Going forward for the upcoming PPTQ season, I think that either Mono Red Sligh or Goblins are solid choices, but they’re much more of a known quantity now which makes me personally shy away.  I know this is a site called Red Deck Winning, but I also think my readers should try to make smart choices.  I’ve never been a fan of the “everyone’s doing it” train, so when Red gets really popular it’s usually time to look at other options.  Granted, the format shift has already occurred a good deal, with Brian Kibler’s GW Aggro being both a great deck as well as an annoyance for Mono Red.  Abzan has added more hate for small Aggro, UR Artifacts tend to have a bit more long-game and resiliency against Mono Red (not to mention Ensoul Artifact), and Constellation can be tough if you don’t have the right sideboard.  But for those wanting to solely turn little Red guys sideways, don’t fret, just make sure your metagame and timing are appropriate.  As soon as the decks move in to prey on these other archetypes, that’s almost always when Mono Red can shine, and sometimes you just win all the coin flips and spike.  That bag of pennies has serious game, and I wouldn’t be mad at sleeving it up again even in the face of extreme resistance.

If you are going to play either Mono Red or Goblins, a couple of key points to keep in mind:

  • Satyr Firedancer is very strong against non-interactive Aggro decks.  When decks like Kibler’s GW Aggro, Constellation, and GR Devotion are popular, he’s one of the best cards to have in the board.  I could easily see playing 4 of him if those 3 archetypes become dominant.  Early in my Cockatrice testing, my first builds of Mono Red were struggling against those 3 decks, but as soon as I added Firedancer, the tables turned.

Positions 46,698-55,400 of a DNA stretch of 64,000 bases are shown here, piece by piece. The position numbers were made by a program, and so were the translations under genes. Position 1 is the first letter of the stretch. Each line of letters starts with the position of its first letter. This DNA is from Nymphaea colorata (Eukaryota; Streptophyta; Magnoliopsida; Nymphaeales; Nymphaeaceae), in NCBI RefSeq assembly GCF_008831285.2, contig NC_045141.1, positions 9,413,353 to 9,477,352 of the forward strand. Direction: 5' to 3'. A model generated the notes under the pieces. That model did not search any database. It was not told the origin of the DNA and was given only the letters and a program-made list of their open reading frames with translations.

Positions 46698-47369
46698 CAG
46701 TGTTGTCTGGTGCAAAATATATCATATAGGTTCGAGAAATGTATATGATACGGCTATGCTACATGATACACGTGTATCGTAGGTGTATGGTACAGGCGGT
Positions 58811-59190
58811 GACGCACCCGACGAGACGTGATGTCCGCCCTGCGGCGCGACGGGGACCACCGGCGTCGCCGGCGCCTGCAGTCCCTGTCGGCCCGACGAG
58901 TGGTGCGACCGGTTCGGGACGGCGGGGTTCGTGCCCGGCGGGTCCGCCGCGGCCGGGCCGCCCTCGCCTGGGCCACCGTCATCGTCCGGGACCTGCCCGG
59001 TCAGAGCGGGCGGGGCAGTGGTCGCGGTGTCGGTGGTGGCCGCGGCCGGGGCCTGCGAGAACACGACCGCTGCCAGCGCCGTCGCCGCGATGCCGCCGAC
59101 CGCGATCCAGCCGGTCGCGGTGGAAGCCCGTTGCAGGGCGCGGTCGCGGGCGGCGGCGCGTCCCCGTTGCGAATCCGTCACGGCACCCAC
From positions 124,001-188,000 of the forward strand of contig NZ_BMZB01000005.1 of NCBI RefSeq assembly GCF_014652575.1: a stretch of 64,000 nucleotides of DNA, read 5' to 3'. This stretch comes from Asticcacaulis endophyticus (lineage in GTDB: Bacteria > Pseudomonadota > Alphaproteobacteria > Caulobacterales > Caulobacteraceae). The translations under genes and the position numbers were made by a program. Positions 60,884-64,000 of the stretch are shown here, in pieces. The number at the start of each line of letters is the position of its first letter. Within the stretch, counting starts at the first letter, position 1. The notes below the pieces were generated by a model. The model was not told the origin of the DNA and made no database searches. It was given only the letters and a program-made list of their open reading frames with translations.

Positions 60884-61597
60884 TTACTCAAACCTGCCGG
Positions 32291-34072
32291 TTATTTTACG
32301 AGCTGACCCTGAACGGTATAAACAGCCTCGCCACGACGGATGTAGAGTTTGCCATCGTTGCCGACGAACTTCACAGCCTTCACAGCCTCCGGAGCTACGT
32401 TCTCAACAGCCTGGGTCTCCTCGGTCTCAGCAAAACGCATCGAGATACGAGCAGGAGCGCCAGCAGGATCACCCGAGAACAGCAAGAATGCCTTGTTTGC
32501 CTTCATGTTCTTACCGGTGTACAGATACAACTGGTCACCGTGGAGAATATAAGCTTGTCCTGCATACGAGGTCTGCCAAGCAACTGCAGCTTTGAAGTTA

• While I initially dismissed the “Go-Big” sideboard plan as terrible against things like Abzan, I’m starting to reconsider.  I think from what I’ve seen recently, I actually would like to have a sideboard with an extra land or two and some Dragons / Ashcloud Phoenixes.  Goblin Heelcutter is still the best card against Abzan for either of the small Red archetypes, but the flying guys can put in work and you can play around Languish as needed.
  • Don’t forget how powerful Eidolon is.  He’s not great against stuff like Kibler’s GW Aggro, but he’s very strong against many other decks in the field, most noteably Abzan.  I’m not sure if you want his big brother Scab-Clan Berserker since the range is fairly narrow, but there might be a metagame that calls for it.
  • Goblins can be seasoned to taste.  Subterranean Scout is awful and should get cut, and if you just don’t have any love for Goblin Glory Chaser then Monastery Swiftspear is a fine substitute.  I personally haven’t been sold on the Atarka’s Command versions, as I think Obelisk is just your best card, but I don’t fault someone for playing that style.  Honestly, Obelisk is so good that running Hall of Triumph alongside it as a 1 or 2 of hasn’t been terrible most of the time.  What I’d really try to do is throw some small ideas at the wall, 2-4 card substitutions and see if anything innovative sticks.  Otherwise, keep it mostly your game 1 configuration and play carefully.  Also be aware of cards that can just stonewall you, such as Archangel of Tithes.  It’s the main reason I’d run cards like Fiery Conclusion or Harness by Force, but you may just want to abandon those cards due to how narrow they are.

Turning To Dragons For The PTQ Season

The decks I’m looking at here aren’t really “new” archetypes so to speak, but just some changes to existing systems.  I’ve been happy with positive results in the last week, and felt like my readers here might be able to get a healthy discourse going.

Mardu Dragons by John Galli

2 Hangarback Walker
1 Soulfire Grand Master
4 Goblin Rabblemaster